Mammalian Genome

, Volume 15, Issue 12, pp 966–974

Conservation of genomic imprinting at the XIST, IGF2, and GTL2 loci in the bovine

  • Scott V. Dindot
  • Kathleen C. Kent
  • Bret Evers
  • Naida Loskutoff
  • James Womack
  • Jorge A. Piedrahita
Article

DOI: 10.1007/s00335-004-2407-z

Cite this article as:
Dindot, S.V., Kent, K.C., Evers, B. et al. Mamm Genome (2004) 15: 966. doi:10.1007/s00335-004-2407-z

Abstract

Genomic imprinting is theorized to exist in all placental mammals and some marsupials; however, extensive comparative analysis of animals aside from humans and mice remains incomplete. Here we report conservation of genomic imprinting in the bovine at the X chromosome inactivation–specific transcript (XIST), insulin-like growth factor 2 (IGF2), and gene trap locus 2 (GTL2) loci. Coding single nucleotide polymorphisms (SNPs) between Bos gaurus and Bos taurus were detected at the XIST, IGF2, and GTL2 loci, which have previously been identified as imprinted in either humans, mice, or sheep. Expression patterns of parental alleles in F1 hybrids indicated preferential paternal expression at the XIST locus solely in the chorion of females, whereas analysis of the IGF2 and GTL2 loci indicated preferential paternal and maternal expression of alleles, respectively, in both fetal and placental tissues. Comparative sequence analysis of the XIST locus and adjacent regions suggests that repression of the maternal allele in the bovine is controlled by a different mechanism than in mice, further reinforcing the importance of comparative analysis of imprinting.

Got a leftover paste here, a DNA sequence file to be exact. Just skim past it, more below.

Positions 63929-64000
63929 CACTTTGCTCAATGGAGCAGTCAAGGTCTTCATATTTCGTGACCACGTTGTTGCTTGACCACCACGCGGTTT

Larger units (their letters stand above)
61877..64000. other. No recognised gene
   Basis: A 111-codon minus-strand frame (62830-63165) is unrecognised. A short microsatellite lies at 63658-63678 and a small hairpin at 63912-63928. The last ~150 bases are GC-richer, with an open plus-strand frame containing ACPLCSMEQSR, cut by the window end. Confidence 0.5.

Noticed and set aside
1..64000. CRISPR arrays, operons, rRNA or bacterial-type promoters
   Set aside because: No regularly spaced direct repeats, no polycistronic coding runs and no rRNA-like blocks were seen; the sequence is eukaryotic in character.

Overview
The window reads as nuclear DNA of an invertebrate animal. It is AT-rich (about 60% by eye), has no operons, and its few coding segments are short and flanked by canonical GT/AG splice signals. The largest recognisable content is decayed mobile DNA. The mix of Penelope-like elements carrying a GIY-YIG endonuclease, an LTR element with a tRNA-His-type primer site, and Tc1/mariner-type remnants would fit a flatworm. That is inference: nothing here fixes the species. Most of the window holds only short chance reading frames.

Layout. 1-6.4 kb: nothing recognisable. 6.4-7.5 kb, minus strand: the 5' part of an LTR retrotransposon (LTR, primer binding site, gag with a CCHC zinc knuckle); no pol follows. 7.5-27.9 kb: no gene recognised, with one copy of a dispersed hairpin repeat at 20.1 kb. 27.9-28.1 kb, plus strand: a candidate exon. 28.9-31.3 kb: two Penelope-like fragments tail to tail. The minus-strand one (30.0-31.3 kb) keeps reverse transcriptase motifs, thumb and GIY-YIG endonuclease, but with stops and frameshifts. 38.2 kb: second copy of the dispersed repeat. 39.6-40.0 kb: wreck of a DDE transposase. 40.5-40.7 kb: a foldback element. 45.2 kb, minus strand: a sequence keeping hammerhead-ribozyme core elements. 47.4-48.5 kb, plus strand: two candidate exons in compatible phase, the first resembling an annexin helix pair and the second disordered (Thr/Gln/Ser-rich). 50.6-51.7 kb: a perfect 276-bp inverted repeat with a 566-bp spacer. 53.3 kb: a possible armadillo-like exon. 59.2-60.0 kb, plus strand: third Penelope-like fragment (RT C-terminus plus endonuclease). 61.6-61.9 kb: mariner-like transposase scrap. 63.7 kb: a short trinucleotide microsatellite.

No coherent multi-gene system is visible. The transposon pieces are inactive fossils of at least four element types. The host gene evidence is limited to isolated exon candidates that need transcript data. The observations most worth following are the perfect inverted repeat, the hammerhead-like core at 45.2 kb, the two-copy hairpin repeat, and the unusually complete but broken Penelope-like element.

Copyright information

© Springer Science + Business Media Inc. 2004

Authors and Affiliations

  • Scott V. Dindot
    • 1
  • Kathleen C. Kent
    • 1
  • Bret Evers
    • 1
  • Naida Loskutoff
    • 2
  • James Womack
    • 3
  • Jorge A. Piedrahita
    • 4
  1. 1.Department of Veterinary Anatomy and Public Health, College of Veterinary MedicineTexas A&M UniversityCollege StationUSA
  2. 2.Center for Conservation and ResearchHenry Doorly ZooOmahaUSA
  3. 3.Department of Veterinary Pathobiology, College of Veterinary MedicineTexas A&M UniversityCollege StationUSA
  4. 4.Molecular Biomedical Science, College of Veterinary MedicineNorth Carolina State UniversityRaleighUSA